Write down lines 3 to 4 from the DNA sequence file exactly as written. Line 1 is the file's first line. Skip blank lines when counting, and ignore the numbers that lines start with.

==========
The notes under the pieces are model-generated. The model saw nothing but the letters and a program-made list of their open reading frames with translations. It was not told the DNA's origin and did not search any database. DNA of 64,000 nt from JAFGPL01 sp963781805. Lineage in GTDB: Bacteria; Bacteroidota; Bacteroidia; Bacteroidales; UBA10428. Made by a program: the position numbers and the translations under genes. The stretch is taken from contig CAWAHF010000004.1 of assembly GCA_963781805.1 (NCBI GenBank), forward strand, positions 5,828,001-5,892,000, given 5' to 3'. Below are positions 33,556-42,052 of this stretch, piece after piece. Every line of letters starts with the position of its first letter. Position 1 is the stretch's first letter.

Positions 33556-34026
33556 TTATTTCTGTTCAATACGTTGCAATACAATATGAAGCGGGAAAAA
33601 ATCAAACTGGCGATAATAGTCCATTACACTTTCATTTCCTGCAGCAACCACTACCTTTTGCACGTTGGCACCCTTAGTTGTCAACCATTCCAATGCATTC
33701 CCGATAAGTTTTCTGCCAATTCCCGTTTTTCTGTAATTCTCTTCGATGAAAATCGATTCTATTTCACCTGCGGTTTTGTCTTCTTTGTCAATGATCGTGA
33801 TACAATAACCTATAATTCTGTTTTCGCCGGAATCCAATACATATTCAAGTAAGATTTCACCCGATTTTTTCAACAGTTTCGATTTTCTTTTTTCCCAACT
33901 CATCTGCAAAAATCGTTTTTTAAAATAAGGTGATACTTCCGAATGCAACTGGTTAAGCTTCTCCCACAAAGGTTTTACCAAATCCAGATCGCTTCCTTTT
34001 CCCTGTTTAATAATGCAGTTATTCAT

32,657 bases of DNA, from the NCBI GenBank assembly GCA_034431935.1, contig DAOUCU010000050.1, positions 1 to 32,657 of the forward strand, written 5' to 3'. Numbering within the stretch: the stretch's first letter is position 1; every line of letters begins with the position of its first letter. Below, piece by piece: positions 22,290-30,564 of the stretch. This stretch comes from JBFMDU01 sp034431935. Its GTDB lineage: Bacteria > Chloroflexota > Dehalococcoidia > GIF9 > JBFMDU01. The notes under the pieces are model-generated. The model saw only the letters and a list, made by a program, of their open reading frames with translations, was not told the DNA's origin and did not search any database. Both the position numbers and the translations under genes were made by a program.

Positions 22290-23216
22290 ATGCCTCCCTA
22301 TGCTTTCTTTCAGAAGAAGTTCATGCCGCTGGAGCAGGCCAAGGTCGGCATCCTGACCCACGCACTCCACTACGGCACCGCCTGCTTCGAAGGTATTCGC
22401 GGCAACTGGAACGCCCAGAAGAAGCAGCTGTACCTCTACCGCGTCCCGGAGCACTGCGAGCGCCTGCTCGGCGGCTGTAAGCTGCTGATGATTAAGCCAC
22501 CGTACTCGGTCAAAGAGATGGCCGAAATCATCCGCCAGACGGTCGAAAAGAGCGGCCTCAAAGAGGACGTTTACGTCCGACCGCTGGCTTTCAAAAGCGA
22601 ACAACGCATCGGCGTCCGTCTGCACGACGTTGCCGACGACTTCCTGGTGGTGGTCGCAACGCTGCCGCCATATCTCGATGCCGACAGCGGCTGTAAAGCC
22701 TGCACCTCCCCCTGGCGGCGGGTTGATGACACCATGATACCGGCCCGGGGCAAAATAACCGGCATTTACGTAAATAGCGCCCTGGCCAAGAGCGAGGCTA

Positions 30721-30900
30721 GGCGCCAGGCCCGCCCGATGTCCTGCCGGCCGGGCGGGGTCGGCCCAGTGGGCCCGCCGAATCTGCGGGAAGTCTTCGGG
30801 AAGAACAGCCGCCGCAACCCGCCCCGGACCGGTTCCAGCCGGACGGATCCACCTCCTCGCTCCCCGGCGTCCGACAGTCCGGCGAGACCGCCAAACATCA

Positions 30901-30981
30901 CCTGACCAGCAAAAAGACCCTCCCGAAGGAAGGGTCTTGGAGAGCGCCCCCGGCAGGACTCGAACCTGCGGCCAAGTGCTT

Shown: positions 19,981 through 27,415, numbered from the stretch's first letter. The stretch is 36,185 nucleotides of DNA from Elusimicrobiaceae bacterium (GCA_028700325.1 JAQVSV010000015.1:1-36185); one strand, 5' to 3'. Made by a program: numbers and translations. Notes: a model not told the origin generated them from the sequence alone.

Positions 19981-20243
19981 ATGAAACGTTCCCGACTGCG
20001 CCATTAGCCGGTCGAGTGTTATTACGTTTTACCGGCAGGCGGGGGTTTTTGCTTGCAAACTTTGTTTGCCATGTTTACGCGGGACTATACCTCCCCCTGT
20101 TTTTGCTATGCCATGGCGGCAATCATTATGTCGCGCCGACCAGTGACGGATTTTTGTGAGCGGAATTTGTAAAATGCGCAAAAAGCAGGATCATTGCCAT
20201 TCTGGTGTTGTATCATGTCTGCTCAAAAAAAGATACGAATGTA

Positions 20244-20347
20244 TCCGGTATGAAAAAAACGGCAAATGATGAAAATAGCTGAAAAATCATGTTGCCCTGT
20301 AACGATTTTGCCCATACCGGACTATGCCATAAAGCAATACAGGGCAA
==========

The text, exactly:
33556 TTATTTCTGTTCAATACGTTGCAATACAATATGAAGCGGGAAAAA
33601 ATCAAACTGGCGATAATAGTCCATTACACTTTCATTTCCTGCAGCAACCACTACCTTTTGCACGTTGGCACCCTTAGTTGTCAACCATTCCAATGCATTC